CRectangle is declared as friend of CSquare because it is designed to directly access private variables of CSquare. Without being a friendCRectangle::convert(...) couldn't "calculate" width and height.
This way is dangerous because it violates a design principle to hide an objects attributes against direct mutual access. A getter like f.e. int CSquare::get_side() const would be more appropriate.
In class CRectangle: void convert (CSquare a);
Class CSquare declared below, so CRectangle doesn't know anything about it existence. So we made a forward declaration to tell, that such class exist (and it is really a class, not some typedef of something)
Additonally in your example the first const is mandatory because otherwise you couldn't return a reference to an attribute (C++ member variable) out of a const declared method.
If the returned reference wouldn't be declared const anybody could modify the attributes value which in fact would be a modifucation of the object - but this is forbidden by the second const.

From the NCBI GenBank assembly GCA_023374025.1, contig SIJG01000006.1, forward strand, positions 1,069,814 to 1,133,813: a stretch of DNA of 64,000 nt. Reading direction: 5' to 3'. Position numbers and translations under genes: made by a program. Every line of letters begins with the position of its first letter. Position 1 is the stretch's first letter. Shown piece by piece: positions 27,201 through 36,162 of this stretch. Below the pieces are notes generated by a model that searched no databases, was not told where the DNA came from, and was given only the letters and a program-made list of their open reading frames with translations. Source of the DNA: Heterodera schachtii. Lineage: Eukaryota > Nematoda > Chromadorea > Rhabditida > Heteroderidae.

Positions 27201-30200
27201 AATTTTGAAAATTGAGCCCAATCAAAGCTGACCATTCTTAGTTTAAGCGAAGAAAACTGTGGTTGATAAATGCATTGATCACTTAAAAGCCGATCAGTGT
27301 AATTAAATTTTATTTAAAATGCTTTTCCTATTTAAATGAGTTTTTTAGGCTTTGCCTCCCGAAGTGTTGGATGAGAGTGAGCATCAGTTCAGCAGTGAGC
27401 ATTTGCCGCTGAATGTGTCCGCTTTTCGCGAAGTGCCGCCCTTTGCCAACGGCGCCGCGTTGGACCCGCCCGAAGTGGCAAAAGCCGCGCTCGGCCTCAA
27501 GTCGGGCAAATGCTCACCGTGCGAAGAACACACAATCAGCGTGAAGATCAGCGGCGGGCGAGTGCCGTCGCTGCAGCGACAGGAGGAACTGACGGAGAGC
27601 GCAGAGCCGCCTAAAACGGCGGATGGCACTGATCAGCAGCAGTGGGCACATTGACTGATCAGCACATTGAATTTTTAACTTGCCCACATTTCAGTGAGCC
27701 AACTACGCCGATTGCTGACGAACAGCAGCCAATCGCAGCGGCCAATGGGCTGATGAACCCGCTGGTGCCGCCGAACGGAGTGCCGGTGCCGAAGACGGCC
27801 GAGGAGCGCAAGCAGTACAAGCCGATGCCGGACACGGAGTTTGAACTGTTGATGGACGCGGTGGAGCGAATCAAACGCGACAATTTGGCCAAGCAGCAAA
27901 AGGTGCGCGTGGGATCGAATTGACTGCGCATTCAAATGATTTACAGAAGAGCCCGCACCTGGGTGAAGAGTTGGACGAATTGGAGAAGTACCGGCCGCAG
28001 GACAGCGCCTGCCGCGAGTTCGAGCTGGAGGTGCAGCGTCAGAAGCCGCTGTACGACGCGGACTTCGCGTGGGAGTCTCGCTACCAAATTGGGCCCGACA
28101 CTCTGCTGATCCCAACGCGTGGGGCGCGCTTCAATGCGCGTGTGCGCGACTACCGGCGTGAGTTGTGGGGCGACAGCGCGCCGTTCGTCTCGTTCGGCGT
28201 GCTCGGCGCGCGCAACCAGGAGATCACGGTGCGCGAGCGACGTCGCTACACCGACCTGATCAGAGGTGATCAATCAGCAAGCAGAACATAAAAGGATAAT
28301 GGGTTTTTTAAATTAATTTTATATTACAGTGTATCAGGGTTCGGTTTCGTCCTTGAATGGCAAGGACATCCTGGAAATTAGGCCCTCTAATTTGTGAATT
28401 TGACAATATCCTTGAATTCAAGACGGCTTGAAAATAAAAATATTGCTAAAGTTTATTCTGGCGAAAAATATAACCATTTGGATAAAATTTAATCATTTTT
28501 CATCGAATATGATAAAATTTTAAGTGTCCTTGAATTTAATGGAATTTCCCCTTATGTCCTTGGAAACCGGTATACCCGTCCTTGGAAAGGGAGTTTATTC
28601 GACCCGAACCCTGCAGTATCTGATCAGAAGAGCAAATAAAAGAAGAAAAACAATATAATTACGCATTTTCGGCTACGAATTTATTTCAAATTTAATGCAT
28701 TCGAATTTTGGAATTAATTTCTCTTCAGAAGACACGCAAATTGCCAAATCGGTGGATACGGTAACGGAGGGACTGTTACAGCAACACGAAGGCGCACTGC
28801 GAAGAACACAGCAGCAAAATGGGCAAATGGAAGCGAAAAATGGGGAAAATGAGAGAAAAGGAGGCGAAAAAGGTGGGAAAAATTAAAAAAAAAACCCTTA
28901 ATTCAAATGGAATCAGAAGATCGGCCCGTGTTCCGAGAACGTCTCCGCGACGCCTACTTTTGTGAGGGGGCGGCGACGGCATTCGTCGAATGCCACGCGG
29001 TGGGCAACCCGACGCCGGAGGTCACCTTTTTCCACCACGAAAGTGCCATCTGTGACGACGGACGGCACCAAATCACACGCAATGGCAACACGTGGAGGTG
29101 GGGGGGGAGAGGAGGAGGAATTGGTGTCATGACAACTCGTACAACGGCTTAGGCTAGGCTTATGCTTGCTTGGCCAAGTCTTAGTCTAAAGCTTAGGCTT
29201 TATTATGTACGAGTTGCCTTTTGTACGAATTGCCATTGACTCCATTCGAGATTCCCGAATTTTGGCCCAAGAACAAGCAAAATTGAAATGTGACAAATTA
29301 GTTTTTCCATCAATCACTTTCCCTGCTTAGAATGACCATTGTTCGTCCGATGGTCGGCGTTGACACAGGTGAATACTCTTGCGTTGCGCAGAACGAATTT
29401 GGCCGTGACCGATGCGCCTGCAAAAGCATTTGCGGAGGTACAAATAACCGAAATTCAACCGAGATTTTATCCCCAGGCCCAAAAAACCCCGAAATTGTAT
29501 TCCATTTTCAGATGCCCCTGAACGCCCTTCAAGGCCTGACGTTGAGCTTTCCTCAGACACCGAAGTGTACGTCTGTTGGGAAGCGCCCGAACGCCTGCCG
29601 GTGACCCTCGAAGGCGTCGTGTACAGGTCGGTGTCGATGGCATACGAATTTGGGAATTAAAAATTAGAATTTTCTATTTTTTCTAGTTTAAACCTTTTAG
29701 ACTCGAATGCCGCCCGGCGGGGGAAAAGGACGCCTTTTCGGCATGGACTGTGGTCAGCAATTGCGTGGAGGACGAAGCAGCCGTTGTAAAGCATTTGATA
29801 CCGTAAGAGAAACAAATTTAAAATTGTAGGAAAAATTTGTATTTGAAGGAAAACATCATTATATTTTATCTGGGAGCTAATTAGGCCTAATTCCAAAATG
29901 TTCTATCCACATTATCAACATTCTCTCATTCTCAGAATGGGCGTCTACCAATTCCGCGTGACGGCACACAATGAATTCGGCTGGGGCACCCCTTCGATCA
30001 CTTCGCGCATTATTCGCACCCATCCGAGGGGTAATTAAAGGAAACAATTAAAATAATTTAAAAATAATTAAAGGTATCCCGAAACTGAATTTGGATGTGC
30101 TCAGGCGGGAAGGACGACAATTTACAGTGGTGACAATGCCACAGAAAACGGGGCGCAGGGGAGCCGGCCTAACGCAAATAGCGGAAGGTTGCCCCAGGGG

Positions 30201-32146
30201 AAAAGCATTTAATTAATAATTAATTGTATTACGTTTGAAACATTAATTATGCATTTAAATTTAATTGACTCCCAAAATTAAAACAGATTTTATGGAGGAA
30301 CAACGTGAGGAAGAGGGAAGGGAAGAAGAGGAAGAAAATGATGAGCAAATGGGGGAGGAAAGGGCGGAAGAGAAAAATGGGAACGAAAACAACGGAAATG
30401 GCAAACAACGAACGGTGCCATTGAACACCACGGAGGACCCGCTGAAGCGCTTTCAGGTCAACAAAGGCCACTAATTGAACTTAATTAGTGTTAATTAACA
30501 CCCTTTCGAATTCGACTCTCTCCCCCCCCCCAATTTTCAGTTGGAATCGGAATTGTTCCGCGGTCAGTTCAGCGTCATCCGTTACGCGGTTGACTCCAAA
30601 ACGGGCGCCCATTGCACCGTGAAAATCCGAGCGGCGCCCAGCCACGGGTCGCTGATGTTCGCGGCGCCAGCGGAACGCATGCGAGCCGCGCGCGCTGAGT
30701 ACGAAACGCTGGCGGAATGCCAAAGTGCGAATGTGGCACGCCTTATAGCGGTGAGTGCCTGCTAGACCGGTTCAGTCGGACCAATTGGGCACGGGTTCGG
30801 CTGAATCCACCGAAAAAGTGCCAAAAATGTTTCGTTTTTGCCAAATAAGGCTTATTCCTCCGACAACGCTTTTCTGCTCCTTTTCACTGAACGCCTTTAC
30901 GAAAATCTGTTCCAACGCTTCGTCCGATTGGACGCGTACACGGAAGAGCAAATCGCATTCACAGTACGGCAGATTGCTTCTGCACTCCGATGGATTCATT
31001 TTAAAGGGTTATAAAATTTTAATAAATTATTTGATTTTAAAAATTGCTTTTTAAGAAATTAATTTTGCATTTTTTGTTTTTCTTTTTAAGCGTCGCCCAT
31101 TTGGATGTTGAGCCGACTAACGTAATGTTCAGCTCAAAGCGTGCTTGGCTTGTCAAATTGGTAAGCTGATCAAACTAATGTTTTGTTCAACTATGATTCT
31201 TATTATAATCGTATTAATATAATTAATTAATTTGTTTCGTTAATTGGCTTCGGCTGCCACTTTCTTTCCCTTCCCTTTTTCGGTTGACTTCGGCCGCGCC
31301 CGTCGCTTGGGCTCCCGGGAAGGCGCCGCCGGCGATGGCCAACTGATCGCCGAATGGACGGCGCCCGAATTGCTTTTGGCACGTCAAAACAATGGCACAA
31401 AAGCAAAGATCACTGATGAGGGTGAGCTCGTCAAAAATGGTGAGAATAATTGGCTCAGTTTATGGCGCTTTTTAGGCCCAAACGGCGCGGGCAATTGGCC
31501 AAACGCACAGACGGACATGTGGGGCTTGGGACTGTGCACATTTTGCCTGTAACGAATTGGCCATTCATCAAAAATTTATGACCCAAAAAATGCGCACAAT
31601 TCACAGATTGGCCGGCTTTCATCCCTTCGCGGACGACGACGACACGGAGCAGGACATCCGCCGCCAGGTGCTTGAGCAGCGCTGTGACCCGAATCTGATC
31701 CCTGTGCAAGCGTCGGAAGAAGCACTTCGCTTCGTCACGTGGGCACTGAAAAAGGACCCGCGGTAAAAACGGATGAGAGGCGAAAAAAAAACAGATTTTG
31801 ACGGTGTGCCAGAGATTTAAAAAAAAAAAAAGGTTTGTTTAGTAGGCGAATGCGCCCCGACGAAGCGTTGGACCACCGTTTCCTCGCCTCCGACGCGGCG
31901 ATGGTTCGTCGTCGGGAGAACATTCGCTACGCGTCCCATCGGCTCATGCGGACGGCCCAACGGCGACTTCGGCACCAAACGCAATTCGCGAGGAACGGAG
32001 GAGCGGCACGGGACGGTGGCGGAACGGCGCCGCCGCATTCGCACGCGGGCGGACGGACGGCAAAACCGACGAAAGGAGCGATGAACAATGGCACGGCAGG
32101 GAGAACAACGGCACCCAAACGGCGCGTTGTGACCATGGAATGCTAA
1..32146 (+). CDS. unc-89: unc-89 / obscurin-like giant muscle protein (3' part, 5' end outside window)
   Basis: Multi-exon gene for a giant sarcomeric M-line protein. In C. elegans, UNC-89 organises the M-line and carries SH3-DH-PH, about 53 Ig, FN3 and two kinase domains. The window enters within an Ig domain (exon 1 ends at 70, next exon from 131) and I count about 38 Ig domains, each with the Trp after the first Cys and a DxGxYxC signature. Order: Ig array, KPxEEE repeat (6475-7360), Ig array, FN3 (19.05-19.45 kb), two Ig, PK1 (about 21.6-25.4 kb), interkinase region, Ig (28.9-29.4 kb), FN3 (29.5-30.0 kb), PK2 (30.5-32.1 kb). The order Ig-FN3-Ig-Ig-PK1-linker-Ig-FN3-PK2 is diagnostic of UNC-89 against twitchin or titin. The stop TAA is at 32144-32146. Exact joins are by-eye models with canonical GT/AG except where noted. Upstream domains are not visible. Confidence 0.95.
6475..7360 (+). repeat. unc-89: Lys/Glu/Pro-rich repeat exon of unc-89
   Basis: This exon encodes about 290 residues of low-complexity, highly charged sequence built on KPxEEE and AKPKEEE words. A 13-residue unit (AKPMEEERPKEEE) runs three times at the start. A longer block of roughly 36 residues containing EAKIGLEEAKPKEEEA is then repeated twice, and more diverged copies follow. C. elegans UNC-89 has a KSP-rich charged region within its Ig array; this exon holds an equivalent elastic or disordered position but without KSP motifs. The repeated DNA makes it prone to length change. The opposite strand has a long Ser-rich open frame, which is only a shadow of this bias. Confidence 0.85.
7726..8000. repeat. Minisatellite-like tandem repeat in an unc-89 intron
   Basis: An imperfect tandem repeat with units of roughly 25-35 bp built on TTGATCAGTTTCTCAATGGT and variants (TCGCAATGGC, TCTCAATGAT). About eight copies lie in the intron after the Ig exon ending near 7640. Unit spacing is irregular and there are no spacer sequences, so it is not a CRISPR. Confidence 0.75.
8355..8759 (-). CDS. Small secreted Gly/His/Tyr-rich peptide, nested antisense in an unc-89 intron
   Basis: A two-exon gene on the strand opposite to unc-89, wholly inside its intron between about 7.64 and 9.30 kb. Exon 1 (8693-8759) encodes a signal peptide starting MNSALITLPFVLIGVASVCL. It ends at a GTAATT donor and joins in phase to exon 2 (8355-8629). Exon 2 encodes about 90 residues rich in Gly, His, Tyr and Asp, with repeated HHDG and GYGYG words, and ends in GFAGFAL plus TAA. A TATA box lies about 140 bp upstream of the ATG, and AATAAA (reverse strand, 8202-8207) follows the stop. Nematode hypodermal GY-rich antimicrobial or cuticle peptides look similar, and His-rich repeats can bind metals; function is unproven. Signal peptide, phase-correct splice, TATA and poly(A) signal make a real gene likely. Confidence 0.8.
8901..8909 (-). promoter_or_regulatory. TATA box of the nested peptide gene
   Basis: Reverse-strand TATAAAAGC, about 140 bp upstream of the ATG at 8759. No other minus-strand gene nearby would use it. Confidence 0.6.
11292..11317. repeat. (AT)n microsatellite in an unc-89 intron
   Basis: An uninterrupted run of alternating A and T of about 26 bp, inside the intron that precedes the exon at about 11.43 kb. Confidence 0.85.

Pair basically is a templated struct with two members. Another interpretation that it is pair of variables types. In your case it is iterator of set<int> and bool.
Consider following: std::pair<int, double> students;
you can make first (int) be their grade and second (double) mean of their marks.
And if you sort array, you will not lose relation between grade and marks of specific individual.
hanie.cpp:13:3: error: ‘cout’ is not a member of ‘std’
hanie.cpp:14:13: error: ‘it’ does not name a type
hanie.cpp:14:34: error: expected ‘;’ before ‘it’
hanie.cpp:14:46: error: ‘class std::map<char, int>’ has no member named ‘cend’
hanie.cpp:15:5: error: ‘cout’ is not a member of ‘std’
hanie.cpp:16:3: error: ‘cout’ is not a member of ‘std’